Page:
Symptoms of tennis or golfer’s elbow include:
Pain in the wrist, elbow or forearm
Difficulty moving the arm
Muscle and tendon tenderness
Swelling over the elbow
Here are a few things that you can do at home for quick relief:
1. Resting the Arm
One of the best things that our patients can do to relieve the discomfort of tennis or golfer’s elbow is to let the elbow rest. Although it’s good to keep the area functional, you never want to push past any pain tolerance or cause more discomfort. Just go easy on the affected area and take the time to heal.
2. Apply Ice Packs
Apply ice packs to the affected arm several times a day to help minimize joint pain. You can use ready-made ice packs, or make your own with ice cubes or frozen peas and zippered plastic bags. Apply a thin cloth over the ice pack if it’s too cold.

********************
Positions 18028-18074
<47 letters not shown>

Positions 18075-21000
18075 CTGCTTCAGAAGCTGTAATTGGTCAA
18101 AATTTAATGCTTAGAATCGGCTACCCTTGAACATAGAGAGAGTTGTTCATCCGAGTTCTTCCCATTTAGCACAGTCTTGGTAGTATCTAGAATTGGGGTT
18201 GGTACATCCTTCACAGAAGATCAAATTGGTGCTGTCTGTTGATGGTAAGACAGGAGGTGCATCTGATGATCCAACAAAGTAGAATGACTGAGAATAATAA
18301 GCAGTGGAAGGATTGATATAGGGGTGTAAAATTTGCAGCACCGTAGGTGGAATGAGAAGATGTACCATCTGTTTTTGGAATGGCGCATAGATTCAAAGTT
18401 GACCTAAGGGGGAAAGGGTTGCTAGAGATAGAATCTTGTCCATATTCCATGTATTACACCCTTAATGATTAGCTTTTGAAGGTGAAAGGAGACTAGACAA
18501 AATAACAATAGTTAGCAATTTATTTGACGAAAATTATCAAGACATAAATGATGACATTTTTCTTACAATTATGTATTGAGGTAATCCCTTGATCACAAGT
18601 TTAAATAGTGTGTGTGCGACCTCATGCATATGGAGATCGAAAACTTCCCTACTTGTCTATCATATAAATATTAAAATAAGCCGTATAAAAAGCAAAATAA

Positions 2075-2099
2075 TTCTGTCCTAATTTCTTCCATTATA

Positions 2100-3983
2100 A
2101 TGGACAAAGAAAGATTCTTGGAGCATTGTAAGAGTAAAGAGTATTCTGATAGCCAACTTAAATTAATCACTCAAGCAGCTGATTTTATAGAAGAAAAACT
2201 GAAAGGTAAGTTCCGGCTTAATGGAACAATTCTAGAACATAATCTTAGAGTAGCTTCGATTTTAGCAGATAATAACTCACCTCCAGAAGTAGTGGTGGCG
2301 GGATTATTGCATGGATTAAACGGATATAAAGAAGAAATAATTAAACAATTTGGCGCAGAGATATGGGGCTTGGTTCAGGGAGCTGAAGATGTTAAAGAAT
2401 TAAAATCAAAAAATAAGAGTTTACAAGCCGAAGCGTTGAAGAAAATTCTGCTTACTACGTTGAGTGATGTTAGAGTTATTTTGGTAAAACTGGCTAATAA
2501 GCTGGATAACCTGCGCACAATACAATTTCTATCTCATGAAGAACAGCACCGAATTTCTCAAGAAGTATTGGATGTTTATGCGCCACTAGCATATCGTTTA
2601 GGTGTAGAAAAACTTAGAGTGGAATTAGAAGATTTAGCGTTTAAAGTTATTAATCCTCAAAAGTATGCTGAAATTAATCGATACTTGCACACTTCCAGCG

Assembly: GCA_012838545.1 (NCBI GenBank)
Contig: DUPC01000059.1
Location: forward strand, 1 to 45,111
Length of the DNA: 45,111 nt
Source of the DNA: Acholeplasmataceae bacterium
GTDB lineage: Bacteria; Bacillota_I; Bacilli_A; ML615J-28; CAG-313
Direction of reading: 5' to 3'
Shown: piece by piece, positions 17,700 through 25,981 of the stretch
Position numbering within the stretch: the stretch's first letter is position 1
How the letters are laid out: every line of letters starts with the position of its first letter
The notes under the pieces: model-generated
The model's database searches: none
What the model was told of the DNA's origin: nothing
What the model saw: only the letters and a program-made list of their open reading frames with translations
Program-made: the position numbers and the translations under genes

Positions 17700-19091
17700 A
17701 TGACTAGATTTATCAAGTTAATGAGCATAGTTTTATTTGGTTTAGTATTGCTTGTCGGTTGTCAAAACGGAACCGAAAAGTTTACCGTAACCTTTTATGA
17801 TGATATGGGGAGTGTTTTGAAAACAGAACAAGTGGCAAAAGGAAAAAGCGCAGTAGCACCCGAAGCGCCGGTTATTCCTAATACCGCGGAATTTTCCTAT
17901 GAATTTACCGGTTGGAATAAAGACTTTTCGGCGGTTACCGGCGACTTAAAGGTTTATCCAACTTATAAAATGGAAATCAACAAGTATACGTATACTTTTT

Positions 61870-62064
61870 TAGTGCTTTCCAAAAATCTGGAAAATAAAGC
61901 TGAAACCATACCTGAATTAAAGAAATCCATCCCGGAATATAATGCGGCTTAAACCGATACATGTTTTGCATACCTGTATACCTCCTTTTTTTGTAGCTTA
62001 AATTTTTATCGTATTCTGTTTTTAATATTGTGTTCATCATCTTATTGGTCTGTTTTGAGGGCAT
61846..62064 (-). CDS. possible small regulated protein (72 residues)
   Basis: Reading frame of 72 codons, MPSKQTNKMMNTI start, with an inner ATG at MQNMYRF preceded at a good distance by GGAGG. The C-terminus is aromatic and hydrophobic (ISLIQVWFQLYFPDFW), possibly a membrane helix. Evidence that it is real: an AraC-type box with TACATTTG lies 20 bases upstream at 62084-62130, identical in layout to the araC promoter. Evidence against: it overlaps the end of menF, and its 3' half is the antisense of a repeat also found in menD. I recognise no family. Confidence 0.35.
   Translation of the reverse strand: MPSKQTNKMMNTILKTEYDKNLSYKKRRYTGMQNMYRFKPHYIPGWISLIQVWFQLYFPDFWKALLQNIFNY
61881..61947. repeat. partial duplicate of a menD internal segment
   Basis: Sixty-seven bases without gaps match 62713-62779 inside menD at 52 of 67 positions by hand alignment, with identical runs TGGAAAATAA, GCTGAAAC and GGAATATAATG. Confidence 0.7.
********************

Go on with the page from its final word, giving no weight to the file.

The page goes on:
3. Wear a Compression Bandage
Patients can also wrap the affected arm with a form-fitting compression bandage. The bandage provides support during injury. Make sure that the arm maintains regular blood flow to help the joint heal properly.
4. Massage the Arm
Massaging the painful arm gently can help reduce elbow pain naturally by minimizing inflammation, swelling and stiffness. A patient can perform this massage on their own, or they can visit a spa to have a therapist perform a massage.
5. Take Pain Relievers
By taking aspirin or other store-bought pain relievers, it is possible to have less pain while performing basic activities. However, we never want our patients becoming dependent on medication, so this should only be seen as a temporary relief method.
6. Applications of Heat
Some patients find pain relief with heat application. This is a great excuse for a hot bath or shower. Other alternatives include applying a heating pad or a warm moist cloth to the affected elbow.
In most cases, the pain from tennis or golfer’s elbow will decrease gradually in a few days, but if the pain persists or gets worse, then we recommend visiting our clinic in San Diego for a complete evaluation.
If it’s time to plan a course of treatment, call us today at 760-909-2355.